The watch program from the package has a new trick. Someone asked if there was a way to truncate the output instead of line-wrapping.

Watch already detects the width of the screen because it uses ncurses to output the lines so it needs to know where on the screen the next character will go. It was just a matter of hooking into the "run out of width" part of the code and eat the input until we hit an end of line.

So soon if you want to chomp those lines, you can!

Are you one of those people with some mad system with lots of CPUs? Having a hard time trying to see them all? Well top is coming out with two new features.

The first is two CPUs per row for wide (about over 160 columns) screens.

The second is to be able to group cpus into, um groups, so you can see pairs of cpu stats aggregated or 4 aggregated etc.

The solution I eventually used was an evil kludge. It just matches the path of the mount point and the real path of the target file (so followed symlinks etc).

Evil, but lsof does this same thing so at least I will have company.

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Got a real puzzle around how handles NFS mounts. From the same server they have the same device ID. This means things like fuser don't work.

Files that are opened by a process are found in /proc/PID/fd and fuser stat()s them to find the device ID, then it scans the mounts to match so you can do things like "who has files open under /mydir"?

For NFS this just does not work because all mounts from the same server will state they have files open.

The project is planning on holding a mini DebConf online.

This will be "4 days of Debianites working together to improve Debian" and will be totally online like all the cool kids are doing.

It will be 28-31st May 2020, more details at

The venerable kill and signal action is used to send signals across processes, but you can also send small amounts of data across in the signal.

I just found out someone still maintains one of the first free software programs I wrote so many years ago. Checked the changelog and it was 25 July 1995! A 24 -year old program still in use.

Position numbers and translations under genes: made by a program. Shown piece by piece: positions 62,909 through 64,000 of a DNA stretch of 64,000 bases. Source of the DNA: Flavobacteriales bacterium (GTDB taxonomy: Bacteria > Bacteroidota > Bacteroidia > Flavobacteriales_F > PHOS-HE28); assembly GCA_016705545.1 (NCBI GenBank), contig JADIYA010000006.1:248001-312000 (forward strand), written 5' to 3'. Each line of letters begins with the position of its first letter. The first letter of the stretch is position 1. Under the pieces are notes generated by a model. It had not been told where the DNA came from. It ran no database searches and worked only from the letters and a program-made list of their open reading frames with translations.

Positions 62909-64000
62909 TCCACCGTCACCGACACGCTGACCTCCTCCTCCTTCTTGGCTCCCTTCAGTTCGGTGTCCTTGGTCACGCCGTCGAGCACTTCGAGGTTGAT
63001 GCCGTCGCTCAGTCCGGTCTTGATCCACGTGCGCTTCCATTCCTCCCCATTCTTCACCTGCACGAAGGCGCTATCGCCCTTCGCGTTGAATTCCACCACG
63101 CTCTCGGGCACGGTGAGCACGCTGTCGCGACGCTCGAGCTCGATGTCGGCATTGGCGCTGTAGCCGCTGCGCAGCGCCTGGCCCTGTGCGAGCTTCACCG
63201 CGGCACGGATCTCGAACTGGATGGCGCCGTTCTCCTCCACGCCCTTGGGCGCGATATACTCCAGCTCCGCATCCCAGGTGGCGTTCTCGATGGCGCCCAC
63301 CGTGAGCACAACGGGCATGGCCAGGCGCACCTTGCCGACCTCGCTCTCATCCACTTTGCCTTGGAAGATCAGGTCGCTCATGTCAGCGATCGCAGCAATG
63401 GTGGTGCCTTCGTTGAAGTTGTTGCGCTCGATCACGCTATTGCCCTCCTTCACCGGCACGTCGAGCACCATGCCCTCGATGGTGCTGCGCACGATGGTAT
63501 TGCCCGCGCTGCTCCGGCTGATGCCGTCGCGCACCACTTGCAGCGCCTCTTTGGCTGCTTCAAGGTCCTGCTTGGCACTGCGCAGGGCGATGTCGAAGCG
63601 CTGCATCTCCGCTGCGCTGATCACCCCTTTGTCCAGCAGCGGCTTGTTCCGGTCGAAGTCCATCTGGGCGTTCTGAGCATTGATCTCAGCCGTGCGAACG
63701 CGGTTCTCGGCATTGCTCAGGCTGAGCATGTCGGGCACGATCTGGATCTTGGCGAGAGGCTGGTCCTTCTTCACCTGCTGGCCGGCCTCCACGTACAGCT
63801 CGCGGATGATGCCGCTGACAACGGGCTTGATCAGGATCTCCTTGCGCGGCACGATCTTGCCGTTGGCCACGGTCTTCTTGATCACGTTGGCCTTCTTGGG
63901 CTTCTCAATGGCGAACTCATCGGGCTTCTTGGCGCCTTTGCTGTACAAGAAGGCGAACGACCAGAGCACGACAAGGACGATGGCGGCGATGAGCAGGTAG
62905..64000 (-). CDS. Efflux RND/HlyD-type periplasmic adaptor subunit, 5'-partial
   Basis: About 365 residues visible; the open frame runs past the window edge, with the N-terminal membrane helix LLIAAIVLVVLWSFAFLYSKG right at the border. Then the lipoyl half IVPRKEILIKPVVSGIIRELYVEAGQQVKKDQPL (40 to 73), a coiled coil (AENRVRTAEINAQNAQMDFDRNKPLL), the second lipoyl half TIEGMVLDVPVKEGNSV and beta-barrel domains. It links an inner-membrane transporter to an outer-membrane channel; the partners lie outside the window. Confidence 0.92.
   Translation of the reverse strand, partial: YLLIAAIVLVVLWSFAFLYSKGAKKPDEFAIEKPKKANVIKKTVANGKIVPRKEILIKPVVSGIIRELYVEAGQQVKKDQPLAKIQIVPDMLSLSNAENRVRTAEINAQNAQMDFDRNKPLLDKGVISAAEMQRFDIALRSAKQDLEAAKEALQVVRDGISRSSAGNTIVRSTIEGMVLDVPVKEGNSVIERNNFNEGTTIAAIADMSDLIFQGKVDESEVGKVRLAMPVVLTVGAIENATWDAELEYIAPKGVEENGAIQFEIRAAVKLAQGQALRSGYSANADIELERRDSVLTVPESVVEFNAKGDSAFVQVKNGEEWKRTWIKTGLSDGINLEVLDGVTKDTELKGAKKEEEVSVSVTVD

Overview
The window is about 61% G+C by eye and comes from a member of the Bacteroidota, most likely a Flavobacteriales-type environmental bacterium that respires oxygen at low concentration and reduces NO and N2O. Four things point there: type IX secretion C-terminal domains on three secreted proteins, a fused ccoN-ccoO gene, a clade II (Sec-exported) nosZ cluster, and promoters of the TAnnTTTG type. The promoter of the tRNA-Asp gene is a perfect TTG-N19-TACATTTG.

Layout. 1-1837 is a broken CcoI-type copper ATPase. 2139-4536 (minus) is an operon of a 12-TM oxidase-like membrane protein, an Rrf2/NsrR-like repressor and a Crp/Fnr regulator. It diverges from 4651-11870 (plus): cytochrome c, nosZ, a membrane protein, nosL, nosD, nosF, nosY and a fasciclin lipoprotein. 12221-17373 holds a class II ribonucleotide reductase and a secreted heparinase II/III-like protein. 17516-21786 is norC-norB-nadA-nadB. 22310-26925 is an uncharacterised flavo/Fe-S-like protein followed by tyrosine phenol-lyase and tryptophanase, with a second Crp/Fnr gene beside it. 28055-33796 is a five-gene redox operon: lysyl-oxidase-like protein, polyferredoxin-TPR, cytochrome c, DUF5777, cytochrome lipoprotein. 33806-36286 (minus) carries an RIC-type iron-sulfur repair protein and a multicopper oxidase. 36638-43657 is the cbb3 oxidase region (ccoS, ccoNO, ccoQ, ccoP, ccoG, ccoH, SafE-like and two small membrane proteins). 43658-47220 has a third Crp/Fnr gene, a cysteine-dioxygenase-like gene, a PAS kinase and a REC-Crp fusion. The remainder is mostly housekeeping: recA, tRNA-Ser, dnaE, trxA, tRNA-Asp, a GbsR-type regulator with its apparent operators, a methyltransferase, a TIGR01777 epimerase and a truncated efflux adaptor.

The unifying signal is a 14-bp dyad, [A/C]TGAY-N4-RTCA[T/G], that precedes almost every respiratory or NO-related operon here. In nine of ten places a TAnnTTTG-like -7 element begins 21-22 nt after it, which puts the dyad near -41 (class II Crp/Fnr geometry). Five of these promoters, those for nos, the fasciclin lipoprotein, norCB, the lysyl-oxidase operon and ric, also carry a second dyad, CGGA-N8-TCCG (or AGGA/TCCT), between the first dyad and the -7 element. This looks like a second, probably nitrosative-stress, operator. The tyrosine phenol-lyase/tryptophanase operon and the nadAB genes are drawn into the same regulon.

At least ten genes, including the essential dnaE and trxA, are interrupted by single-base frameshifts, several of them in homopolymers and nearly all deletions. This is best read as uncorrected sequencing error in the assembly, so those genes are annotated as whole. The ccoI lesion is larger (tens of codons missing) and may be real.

There has been a bit of a clean up and all my comment out debug code removed (good!) but its basically the same.

Fortunately the Linux kernel driver I wrote has long gone 😱

psmisc is almost ready for release. I have sent a pre-release version over to the translation project for the updated translated files. Give them a few days and then it will be ready.

I added a new feature to pstree last night. It will now can show the age of processes in colour. The colours and ages of processes (minute, hour, other) are fixed for now but there is room for expansion later. That should be the last thing before the next release.

which finds processes based on your selection criteria and part of now lets you select processes based on state.

Now if you want to go zombie hunting on your server, you can!

For many years a process command name has been 15 characters. There has been a recent change to make it now 32 characters so programs like needed to be updated.

The issue is, people are used to programs truncating to 15 characters, so things stopped matching.

I just uploaded a fix so if the process name is exactly 15 characters long and the given option is longer, it will match at 15 characters too

I just pushed the pre-release package of to the translators. In a week or so there will be a new version of psmisc.

The changes are mainly things reflected in procps, like the longer command names and look at all namespaces.

version 3.3.14 is released.

This fixes some pgrep issues where it crashed if it found no matches and you didn't specify a process name.
The pgrep change that matched only on your namespace has also reverted.


has now gone to v3.3.13rc1

This will be the version used by the translators to update the language files. No more code updates are expected unless there is a problem found.

is getting close to a 3.3.13 release. Just doing the last call for code changes before it goes off to the translation project for the po file updates.

At least now my lockups seem solved. For some reason kernel 4.14 would lock the system up hard or kernel if I used update-rc.d in multi-user mode.

4.13 or booting into single-user mode didn't have this problem.

After a full update it seems to have gone away.

So probably related problems with the kernel

Even downgrading the Intel firmware didn't help

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I received a bug for around CVE-2017-18078

Is Procps insecure? No, but your kernel and filesystem hard links may be and the bug is about enabling the fs.protected_hardlinks parameter

A lot of kernels have this on by default but this is in case yours does not and Debian Procps will set it to on. This change won't be in the upstream Procps.

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